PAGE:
Thousands of displaced Pakistanis board buses and trucks to return home, but many remain in camps for fear of being displaced again.

Thousands of families displaced by violence in north-west Pakistan's Swat Valley and surrounding areas are returning home under a government-sponsored repatriation programme. Most cited positive reports about the security situation in their home areas as well as the unbearable heat in the camps as key factors behind their decision to return. At the same time, many people are not yet ready to go back home. They worry about their safety and the lack of access to basic services and food back in Swat. Others, whose homes were destroyed during the conflict, are worried about finding accommodation. UNHCR continues to monitor people's willingness to return home while advocating for returns to take place in safety and dignity. The UN refugee agency will provide support for the transport of vulnerable people wishing to return, and continue to distribute relief items to the displaced while assessing the emergency shelter needs of returnees. More than 2 million people have been displaced since early May in north-west Pakistan. Some 260,000 found shelter in camps, but the vast majority have been staying with host families or in rented homes or school buildings.

Return to Swat Valley

Tanzanian refugees return to Zanzibar

The UN refugee agency has successfully completed the voluntary repatriation of 38 Tanzanian refugees from Zanzibar who had been residing in the Somalia capital, Mogadishu, for more than a decade. The group, comprising 12 families, was flown on two special UNHCR-chartered flights from Mogadishu to Zanzibar on July 6, 2012. From there, seven families were accompanied back to their home villages on Pemba Island, while five families opted to remain and restart their lives on the main Zanzibar island of Unguja. The heads of households were young men when they left Zanzibar in January 2001, fleeing riots and violence following the October 2000 elections there. They were among 2,000 refugees who fled from the Tanzanian island of Pemba. The remainder of the Tanzanian refugee community in Mogadishu, about 70 people, will wait and see how the situation unfolds for those who went back before making a final decision on their return.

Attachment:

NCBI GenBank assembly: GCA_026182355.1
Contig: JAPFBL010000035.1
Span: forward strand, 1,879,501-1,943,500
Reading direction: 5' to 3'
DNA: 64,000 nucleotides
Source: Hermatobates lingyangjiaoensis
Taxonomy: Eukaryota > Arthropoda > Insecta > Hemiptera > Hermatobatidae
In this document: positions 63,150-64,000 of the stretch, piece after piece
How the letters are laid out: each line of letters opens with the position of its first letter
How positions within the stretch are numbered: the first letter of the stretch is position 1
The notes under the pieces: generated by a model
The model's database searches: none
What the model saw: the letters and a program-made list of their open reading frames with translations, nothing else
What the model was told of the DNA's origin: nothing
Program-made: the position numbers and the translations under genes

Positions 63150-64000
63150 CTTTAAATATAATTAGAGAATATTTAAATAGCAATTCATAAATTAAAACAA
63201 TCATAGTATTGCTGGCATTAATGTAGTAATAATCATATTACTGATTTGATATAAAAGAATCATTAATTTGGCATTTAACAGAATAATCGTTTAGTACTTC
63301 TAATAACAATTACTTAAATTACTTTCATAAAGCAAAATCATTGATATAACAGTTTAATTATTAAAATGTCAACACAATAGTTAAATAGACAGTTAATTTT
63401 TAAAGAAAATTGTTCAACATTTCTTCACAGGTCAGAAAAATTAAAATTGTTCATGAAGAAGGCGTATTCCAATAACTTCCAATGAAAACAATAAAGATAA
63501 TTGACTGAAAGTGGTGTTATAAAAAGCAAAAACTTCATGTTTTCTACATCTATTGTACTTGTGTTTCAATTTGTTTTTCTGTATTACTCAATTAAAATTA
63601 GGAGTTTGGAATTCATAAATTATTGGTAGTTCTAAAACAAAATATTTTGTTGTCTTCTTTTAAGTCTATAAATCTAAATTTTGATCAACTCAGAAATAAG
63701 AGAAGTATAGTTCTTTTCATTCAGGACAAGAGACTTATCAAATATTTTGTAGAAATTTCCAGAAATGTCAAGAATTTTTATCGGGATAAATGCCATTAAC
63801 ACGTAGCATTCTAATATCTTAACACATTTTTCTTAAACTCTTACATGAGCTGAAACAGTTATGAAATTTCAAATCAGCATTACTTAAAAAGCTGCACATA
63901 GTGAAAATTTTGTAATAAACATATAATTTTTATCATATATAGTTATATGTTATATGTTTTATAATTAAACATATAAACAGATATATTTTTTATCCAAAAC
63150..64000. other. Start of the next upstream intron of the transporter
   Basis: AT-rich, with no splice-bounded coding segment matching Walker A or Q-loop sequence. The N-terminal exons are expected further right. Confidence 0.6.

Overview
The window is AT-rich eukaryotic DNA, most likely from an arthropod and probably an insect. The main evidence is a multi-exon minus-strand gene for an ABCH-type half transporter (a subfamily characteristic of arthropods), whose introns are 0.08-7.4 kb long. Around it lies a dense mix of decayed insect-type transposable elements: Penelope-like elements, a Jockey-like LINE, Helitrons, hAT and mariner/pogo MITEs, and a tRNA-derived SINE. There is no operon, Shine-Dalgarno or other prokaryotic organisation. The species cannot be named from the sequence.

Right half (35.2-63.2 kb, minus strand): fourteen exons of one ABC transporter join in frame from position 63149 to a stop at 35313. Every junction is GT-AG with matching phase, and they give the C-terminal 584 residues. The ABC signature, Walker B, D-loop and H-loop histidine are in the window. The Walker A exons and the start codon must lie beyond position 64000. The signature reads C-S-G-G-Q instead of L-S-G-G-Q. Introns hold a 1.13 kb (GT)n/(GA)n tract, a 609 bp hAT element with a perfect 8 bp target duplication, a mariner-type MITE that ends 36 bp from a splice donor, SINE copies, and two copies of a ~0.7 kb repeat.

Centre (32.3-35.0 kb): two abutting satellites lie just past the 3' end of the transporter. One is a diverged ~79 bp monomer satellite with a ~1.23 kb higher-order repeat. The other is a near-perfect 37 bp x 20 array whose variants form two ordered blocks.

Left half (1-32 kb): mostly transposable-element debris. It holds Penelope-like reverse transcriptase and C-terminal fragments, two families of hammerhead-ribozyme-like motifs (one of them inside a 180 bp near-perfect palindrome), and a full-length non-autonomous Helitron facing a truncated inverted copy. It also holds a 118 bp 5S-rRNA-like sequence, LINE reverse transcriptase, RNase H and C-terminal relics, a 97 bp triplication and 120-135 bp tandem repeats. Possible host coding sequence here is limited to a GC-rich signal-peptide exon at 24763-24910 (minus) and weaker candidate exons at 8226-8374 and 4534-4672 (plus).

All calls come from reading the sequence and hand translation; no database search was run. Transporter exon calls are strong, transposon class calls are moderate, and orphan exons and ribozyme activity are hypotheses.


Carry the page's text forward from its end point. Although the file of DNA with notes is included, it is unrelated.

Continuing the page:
Tanzanian refugees return to Zanzibar

The Reality of Return in Afghanistan

Beyond the smiles of homecoming lie the harsh realities of return. With more than 5 million Afghans returning home since 2002, Afghanistan's absorption capacity is reaching saturation point.

Landmine awareness training at UNHCR's encashment centres – their first stop after returning from decades in exile – is a sombre reminder of the immense challenges facing this war-torn country. Many returnees and internally displaced Afghans are struggling to rebuild their lives. Some are squatting in tents in the capital, Kabul. Basic needs like shelter, land and safe drinking water are seldom met. Jobs are scarce, and long queues of men looking for work are a common sight in marketplaces.

Despite the obstacles, their spirit is strong. Returning Afghans – young and old, women and men – seem determined to do their bit for nation building, one brick at a time.

Posted on 31 January 2008

The Reality of Return in Afghanistan